Glaucoma has two main types, acute angle closure and primary open angle. Both can lead to damage to the optic nerve and irreversible vision loss. Open-angle glaucoma is the leading cause of irreversible blindness worldwide, and is called the “silent thief” as it slowly causes vision loss overtime without patients being aware.
Ophthalmology has a variety of procedures, which one wouldn’t necessarily consider surgical, as these are performed in the office, not the operating room.
The way lasers are used in the field is almost science fiction. A laser retinopexy is essentially spot welding to prevent retinal detachment. This is used to treat retinal tears. For acute angle closure glaucoma, which is highly urgent as it can cause rapid vision loss, a laser peripheral iridotomy is used to create a hole in the iris and reduce pressure.
Eye injections are also performed, such as anti-VEGF for treatment of diabetic retinopathy and macular degeneration. In a similar vein, a diagnostic tap and inject is where the ophthalmologist gets fluid from the eye and then injects antibiotics or antivirals through the same needle.
Lastly, ophthalmologists sometimes perform lesion removal and excision, like when I got my chalazion drained.
When it comes to surgical procedures in the operating room, ophthalmologists can perform either extraocular or periocular cases, meaning those that are outside and around the eye, or intraocular surgeries, meaning within the eye.
Orbital surgery includes excision, debulking, or taking biopsies of masses and lesions in the orbit.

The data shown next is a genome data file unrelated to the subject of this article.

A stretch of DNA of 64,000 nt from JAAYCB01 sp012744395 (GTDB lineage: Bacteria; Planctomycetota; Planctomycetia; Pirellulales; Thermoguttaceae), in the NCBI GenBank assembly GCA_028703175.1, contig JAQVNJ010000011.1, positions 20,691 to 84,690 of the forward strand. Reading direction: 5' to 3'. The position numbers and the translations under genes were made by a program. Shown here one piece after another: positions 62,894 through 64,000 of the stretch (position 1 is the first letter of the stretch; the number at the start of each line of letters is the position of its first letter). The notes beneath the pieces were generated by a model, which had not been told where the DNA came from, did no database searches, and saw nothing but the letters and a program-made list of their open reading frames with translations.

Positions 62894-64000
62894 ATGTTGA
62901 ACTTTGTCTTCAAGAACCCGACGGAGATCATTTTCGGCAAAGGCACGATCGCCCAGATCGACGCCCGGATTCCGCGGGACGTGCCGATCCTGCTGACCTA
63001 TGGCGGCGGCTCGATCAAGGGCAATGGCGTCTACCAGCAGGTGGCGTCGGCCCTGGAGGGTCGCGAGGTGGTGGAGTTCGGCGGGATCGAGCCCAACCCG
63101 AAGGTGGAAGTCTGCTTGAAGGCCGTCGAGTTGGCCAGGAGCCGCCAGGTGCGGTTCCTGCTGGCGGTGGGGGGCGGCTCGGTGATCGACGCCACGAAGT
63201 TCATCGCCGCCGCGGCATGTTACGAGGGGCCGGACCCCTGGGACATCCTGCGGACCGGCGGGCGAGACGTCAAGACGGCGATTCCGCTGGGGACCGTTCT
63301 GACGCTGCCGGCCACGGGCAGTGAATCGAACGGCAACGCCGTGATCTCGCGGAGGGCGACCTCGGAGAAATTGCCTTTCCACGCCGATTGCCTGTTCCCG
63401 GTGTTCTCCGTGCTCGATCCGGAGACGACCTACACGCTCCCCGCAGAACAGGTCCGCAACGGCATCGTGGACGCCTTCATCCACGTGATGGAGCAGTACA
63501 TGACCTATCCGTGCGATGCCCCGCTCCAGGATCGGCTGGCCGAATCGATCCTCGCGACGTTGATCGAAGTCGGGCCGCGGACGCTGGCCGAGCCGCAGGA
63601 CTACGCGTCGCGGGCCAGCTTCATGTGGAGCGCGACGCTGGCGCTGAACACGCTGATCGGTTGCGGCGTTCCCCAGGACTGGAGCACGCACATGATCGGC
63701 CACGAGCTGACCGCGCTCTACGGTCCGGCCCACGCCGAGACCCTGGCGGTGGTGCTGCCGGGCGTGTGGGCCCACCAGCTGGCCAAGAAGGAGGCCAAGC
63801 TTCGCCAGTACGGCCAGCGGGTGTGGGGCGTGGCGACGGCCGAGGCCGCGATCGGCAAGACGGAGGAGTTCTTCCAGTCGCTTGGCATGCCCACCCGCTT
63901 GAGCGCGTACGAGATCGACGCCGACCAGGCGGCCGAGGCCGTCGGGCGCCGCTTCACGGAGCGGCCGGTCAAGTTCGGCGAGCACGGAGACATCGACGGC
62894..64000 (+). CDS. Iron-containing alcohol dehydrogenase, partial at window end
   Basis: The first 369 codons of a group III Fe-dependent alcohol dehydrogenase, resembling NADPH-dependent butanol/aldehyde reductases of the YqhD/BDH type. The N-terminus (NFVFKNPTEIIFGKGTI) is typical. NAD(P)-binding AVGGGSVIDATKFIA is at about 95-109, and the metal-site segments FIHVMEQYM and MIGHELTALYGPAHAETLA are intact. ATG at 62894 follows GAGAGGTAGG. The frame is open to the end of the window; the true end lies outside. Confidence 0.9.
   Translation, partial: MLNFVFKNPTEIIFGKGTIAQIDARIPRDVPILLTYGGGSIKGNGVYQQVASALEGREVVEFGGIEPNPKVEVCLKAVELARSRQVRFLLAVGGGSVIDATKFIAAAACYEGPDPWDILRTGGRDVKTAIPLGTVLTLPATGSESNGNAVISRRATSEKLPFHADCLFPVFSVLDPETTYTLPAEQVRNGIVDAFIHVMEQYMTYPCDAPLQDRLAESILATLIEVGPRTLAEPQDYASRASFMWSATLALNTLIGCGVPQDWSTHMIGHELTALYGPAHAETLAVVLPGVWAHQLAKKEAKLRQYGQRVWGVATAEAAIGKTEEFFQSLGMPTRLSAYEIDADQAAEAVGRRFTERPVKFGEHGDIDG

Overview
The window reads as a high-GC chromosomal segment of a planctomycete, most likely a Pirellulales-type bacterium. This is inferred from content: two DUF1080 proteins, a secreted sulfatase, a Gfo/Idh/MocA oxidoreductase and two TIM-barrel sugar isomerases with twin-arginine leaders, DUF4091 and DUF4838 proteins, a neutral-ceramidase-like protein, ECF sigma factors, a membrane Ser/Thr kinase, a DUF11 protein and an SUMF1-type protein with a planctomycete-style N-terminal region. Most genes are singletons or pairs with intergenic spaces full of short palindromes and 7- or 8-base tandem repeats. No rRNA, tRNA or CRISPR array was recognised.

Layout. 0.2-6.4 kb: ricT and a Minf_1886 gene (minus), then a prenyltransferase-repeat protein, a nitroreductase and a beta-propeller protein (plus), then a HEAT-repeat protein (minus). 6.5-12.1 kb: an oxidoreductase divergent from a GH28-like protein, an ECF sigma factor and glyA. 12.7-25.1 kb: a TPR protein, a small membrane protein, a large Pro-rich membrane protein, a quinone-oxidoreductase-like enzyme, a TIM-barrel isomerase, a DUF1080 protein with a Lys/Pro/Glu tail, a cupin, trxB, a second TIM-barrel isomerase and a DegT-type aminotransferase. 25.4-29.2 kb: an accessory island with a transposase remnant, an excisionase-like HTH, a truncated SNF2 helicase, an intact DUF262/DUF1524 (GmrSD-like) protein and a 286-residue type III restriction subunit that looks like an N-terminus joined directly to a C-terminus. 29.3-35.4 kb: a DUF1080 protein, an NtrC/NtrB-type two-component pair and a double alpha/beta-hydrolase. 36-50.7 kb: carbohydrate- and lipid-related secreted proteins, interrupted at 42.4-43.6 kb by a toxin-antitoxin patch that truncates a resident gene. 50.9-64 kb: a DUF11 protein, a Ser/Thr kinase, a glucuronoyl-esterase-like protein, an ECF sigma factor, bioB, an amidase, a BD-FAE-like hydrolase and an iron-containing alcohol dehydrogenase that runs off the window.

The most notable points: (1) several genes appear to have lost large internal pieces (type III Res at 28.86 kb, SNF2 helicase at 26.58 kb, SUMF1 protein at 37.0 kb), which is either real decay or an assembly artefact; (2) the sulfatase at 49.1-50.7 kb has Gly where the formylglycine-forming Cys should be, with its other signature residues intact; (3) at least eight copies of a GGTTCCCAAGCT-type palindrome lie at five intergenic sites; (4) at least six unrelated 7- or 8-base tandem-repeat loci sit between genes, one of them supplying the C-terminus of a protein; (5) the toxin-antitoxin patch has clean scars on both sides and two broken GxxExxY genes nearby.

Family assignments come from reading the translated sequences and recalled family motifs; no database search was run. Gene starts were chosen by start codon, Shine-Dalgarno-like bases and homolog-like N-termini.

Reconstructive surgery around the eye can be done after trauma, like a baseball to the orbit, or after extensive surgery, such as after a cancer resection.
Restorative or cosmetic surgeries include eyelid surgery for ptosis, meaning droopy eyelids, or having excess skin over the eye.
Strabismus surgery is concerned with the actual eye muscles to help bring the eyes into proper alignment.
In terms of intraocular surgery, there are four main ones.
First, cataract surgery is the bread and butter for general ophthalmologists, and is the most common outpatient surgery, with 3 million surgeries performed every year in the U.S. It makes sense since cataracts are the leading cause of vision loss in the world and everyone gets it, assuming they live long enough.
Phacoemulsification is the technique used, whereby ultrasound technology breaks up the cataracts and a vacuum sucks it out. An artificial lens is placed in the eye with specifications unique to that individual’s refractive error.
Second, cornea surgery, including corneal transplants. Corneal surgery also includes LASIK or PRK, another form of laser eye surgery that isn’t as well known as LASIK.
Third, glaucoma surgery, which includes placing tiny tube shunts or performing trabeculectomies to redirect flow of the fluid in the eye.
And lastly, retinal surgery, which includes repairing retinal detachments, macular hole repairs, removing foreign bodies within the eyeball, and even lens removal following a complicated cataract surgery.
How to Become an Ophthalmologist
After completing medical school, ophthalmology residency is 4 years, with the first year historically being a transitional or preliminary year, meaning you wouldn’t actually start ophthalmology training until your second year. However, more residency programs are integrating the first year so that you will get some ophthalmology exposure even as an intern.